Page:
This is the idler pulley. I looked around the shop for different materials for the belt and it turned out telephone wire performed the best. Who would have thought?

    This is the idler pulley. I looked around the shop for different

    materials for the belt and it turned out telephone wire performed the

    best. Who would have thought?

    Mounted and you can see the RAMPS board that performs the motion control for the slider.

    A shot of the slider all assembled. Sorry I didn't get a good shot of the stepper mount on the far side.

    On to the camera controller. This was a picture I sent to my

    Photographer (Thank you World Touch Productions for all your help!!) to

    make sure I got the right connectors for the shutter controllers.

    Whenever possible I prefer not to cut wires. So I soldered the wires directly to the switches. The top contact is ground, the middle contact is for the auto-focus and the bottom contact is for the shutter.

    I carved out the side so the wires could fit through and I could reattach the tops.

    All wired up to it's own Arduino and a relay board. This is the shutter controller.

    More code for the Arduino controlling the camera shutters.




    For those curious the toolpaths were created with Inkscape

    We made it! All done!

    200 coasters all piled up.

    200 coasters all piled up.

    Now we're really done!!

    This is a 12"x12"x12" box. This was a lot of coasters! See the video version and full source files for this project at

  • TSP Art

    anfroholic05/11/2017 at 22:22 0 comments

    Here I drew some pictures with a ballpoint pen.

    TSP (Traveling Salesman Problem) Art is created by turning an image into dots, then using a traveling salesman algorithm to connect the dots. Light and dark regions are created by differing point densities.

  • PCB Fab and Assembly

    anfroholic05/09/2017 at 03:41 0 comments

    Here we mill traces and place surface mount LEDs and resistors.

    Traces were milled with a 1mm endmill with a standard 110V rotary tool.

    The components were 0603 and were picked and placed with a vacuum tool powered by compressed air.

  • Laser Engraving

    anfroholic05/08/2017 at 21:28 0 comments

    We got the laser out again and did some engraving.

    The toolpath was created in Inkscape. I could have had Inkscape make a more efficient toolpath but just got rapid movements working and wanted to see how well they were working.

  • Welding

    anfroholic04/11/2017 at 09:46 0 comments

    We will continue with metalworking and give our arm a shot at welding

    This turned out better than I would have imagined! It's a better welder than I am.

    Welder was a standard 110V handheld welder with flux wire.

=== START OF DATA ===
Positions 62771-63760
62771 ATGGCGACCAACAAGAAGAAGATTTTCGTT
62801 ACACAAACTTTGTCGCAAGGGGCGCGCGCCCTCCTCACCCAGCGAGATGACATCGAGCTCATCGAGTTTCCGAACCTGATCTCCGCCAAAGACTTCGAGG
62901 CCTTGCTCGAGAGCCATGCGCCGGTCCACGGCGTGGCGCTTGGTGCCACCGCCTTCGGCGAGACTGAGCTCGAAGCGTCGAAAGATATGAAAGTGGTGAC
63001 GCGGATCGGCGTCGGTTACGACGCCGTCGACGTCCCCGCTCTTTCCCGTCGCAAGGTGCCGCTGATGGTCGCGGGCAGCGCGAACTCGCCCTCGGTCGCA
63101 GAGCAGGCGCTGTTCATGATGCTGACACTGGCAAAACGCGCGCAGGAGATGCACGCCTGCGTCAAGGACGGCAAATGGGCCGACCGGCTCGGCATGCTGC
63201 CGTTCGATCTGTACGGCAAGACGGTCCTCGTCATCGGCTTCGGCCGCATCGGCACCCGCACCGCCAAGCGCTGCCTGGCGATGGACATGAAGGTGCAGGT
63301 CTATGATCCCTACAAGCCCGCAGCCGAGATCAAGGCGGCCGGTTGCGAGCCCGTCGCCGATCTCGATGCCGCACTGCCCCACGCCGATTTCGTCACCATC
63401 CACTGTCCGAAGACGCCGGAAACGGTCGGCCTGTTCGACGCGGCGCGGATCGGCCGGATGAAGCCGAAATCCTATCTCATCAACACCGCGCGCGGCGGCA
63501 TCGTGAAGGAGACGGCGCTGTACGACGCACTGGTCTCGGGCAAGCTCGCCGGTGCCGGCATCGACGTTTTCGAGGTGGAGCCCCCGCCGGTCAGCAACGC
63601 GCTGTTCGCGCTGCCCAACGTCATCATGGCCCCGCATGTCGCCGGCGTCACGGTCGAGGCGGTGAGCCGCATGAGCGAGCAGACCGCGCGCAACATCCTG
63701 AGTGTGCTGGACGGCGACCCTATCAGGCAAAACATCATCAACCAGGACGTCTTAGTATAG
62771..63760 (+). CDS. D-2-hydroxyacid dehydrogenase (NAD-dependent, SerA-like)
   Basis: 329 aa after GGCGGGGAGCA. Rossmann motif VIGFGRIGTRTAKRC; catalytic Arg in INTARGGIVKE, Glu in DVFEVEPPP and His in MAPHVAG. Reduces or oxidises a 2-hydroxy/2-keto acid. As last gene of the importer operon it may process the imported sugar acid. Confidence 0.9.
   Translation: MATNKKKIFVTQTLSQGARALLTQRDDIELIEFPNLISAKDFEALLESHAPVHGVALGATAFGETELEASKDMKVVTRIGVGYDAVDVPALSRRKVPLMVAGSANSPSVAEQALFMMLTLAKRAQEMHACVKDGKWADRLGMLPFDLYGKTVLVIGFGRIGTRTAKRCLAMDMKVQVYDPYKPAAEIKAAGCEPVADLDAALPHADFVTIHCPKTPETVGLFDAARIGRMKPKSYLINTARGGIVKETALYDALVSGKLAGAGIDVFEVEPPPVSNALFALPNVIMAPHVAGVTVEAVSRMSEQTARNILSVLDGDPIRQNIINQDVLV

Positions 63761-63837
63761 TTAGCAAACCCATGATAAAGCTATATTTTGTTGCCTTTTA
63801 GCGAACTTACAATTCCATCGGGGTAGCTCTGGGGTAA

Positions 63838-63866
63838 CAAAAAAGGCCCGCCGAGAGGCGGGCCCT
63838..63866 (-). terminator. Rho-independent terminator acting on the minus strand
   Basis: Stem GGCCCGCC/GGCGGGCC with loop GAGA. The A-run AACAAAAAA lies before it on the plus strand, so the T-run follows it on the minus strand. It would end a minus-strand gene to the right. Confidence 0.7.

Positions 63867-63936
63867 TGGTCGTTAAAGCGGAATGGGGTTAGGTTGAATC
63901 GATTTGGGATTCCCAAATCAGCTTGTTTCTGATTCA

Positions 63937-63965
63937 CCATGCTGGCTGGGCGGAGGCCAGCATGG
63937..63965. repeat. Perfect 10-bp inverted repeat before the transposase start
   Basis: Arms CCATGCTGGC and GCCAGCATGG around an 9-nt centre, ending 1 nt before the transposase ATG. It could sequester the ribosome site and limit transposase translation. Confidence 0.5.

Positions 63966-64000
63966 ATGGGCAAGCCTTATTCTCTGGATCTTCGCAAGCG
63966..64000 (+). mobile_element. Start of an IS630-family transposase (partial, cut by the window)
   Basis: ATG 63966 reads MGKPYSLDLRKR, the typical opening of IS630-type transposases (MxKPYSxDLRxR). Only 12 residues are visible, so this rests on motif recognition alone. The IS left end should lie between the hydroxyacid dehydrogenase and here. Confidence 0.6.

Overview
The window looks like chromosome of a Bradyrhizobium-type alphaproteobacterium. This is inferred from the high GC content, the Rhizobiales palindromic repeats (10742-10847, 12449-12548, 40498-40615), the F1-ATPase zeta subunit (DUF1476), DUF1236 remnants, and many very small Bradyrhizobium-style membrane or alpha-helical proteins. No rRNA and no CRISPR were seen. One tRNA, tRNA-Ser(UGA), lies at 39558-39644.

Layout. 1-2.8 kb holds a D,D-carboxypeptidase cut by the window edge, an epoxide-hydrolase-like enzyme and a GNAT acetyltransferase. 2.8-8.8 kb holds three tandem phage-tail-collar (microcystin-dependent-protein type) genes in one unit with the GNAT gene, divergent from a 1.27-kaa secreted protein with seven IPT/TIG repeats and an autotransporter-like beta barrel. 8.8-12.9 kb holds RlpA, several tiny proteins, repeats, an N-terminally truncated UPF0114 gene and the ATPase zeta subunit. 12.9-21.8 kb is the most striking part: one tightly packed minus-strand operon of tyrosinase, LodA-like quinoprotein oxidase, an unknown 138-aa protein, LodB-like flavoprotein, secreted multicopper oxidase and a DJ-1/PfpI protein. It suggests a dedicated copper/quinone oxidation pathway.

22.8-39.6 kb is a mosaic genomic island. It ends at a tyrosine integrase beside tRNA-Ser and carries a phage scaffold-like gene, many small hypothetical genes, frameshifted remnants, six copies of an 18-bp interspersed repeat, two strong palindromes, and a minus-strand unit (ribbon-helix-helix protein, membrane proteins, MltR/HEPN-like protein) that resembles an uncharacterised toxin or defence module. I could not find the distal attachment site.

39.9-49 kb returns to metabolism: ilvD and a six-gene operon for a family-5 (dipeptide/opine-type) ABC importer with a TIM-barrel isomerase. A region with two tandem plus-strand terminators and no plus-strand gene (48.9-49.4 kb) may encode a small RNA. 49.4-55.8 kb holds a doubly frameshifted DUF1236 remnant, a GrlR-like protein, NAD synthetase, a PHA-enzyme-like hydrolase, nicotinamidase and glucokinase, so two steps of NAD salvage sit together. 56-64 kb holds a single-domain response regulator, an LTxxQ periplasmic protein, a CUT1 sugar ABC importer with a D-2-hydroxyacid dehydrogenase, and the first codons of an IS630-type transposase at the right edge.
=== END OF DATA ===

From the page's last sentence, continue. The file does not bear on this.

See more details at this project's page

    Welded E

  • Plasma Cutting

    anfroholic04/07/2017 at 11:22 0 comments

    Today we plasma cut the letter E out of sheet metal.

    The toolehead is a standard handheld plasma cutter. I used a small solenoid for the trigger mechanism.

    The material is 12ga mild steel.

    The toolpath was created in inkscape


    See our blog post on this job at

  • 3D Contour MIlling

    anfroholic04/06/2017 at 23:08 0 comments

    Today we Milled the letter P from our Open Source letter series we've been doing

    Our toolhead today is a full size 2hp router with a 1/4" ballmill.

    The stock material was a piece of brazillian cherry.

    The toolpath was created with Kiri:Moto. With all these projects, for better or worse, I tried my best to use open source software. I would have made a tutorial on this if I didn’t have such a bad experience using the software. It’s not the worst software ever but made some unusual decisions with some of its toolpaths. I will be looking for some better software, if you have some suggestions please leave a comment.

  • 2.5D Milling

    anfroholic03/29/2017 at 10:42 0 comments

    Today we milled the Open Source Initiative's Logo

    Our toolhead today is a full size 2hp router with a 3/8″ 2 flute bit.

    The stock material is a laminated piece of brazillian cherry between two pieces of pine.

    The toolpath was created with Kiri:Moto. With all these projects, for better or worse, I tried my best to use open source software. I would have made a tutorial on this if I didn’t have such a bad experience using the software. It’s not the worst software ever but made some unusual decisions with some of its toolpaths. I will be looking for some better software, if you have some suggestions please leave a comment.

  • Laser Cutting and Inkscape Tutorial

    anfroholic03/27/2017 at 07:13 0 comments

    Today we lasercut the letter E into some cardstock

    We used Inkscape to create the gcode for this letter.

    We also created a tutorial so you can learn to make patters of your own. See it here.